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  • whilst low serum urate levels are associated with lower muscle mass, chronic illness and thus is associated with higher morbidity1), high uric acid (urate) levels (hyperuricaemia) is associated with gout and may also be caused by oncologic conditions


oncologic settings:

associated non-malignant conditions


  • serious and if recognised early, results in significant reduction in morbidity
  • pathogenesis: increased production, decreased excretion
  • major source is cell breakdown
  • major excretory PW is renal
  • with increased uric acid in kidneys ⇒ crystals in distal tubules ⇒ intrarenal obstruction ⇒ ARF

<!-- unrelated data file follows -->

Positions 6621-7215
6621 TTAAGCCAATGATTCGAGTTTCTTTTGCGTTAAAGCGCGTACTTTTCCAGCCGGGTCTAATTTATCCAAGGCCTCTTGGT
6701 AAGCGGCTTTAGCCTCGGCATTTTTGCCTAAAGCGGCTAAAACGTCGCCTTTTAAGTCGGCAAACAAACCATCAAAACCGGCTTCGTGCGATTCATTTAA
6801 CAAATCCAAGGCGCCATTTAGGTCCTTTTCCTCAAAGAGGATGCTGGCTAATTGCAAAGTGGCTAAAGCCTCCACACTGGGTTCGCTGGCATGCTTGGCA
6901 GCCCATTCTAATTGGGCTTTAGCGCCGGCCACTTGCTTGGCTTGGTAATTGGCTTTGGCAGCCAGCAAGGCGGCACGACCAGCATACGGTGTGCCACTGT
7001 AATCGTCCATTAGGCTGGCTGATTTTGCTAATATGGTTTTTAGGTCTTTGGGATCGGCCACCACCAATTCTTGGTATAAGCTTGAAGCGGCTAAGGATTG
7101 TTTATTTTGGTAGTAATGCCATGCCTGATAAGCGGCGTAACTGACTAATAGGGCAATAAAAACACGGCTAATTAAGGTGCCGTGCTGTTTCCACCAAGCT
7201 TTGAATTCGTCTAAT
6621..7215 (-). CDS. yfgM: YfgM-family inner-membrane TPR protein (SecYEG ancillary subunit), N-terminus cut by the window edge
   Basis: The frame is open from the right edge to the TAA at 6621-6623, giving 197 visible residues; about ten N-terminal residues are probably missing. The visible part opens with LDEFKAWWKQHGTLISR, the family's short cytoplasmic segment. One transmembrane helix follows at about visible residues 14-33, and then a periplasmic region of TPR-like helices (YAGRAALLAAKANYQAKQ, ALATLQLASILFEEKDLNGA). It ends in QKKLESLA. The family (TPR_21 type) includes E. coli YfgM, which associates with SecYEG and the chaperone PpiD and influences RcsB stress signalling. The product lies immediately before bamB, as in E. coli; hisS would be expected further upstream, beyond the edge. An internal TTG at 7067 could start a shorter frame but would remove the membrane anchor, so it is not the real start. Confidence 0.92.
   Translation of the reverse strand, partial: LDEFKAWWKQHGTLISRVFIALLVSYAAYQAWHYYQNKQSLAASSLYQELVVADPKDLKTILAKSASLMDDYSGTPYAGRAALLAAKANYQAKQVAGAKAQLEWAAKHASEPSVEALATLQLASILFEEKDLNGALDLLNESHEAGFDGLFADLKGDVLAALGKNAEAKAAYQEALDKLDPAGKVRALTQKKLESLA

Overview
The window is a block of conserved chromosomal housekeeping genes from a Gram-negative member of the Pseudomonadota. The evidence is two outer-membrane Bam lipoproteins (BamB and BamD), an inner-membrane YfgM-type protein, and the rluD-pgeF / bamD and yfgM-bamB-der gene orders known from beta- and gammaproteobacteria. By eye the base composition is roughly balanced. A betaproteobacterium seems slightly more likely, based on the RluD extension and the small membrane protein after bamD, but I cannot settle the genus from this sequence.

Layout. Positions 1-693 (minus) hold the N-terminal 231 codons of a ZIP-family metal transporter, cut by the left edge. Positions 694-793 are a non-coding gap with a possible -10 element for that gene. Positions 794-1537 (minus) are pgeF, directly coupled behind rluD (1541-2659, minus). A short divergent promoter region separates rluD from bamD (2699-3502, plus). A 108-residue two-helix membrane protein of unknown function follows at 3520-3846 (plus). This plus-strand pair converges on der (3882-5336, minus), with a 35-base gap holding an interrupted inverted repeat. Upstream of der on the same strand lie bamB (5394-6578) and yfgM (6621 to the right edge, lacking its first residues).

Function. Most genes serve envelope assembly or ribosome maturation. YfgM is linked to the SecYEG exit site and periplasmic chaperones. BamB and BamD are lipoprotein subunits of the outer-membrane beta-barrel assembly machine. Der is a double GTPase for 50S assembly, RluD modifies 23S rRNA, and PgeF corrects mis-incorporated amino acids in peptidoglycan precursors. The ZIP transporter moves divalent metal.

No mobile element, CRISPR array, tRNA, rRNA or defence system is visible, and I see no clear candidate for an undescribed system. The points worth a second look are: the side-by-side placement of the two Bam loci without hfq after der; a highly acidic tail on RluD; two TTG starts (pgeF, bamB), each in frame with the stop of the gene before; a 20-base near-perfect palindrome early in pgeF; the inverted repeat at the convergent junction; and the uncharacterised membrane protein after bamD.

• chronically elevated levels: renal colic, obstructive uropathy, CRF

May cause 3 types of renal disease:

  • acute hypeuricaemic nephropathy
  • uric acid nephrolithiasis
  • gouty nephropathy

symptoms & signs in the oncologic patient:

  • +/- asymptomatic
  • underlying malignancy
  • with symptoms of tumour lysis syndrome
  • acute oliguria following chemotherapy
  • renal colic


  • serum uric acid
  • U + E

management in the oncologic patient:

  • pretreat hyperuricaemia- prior to chemo or XRT
  • hydration
  • consider Na Bicarbonate (alkalinise urine), diuretics
  • mannitol
  • peritoneal dialysis/haemodialysis

management in the patient with gout

hyperuricaemia.txt · Last modified: 2022/08/17 09:41 by wh

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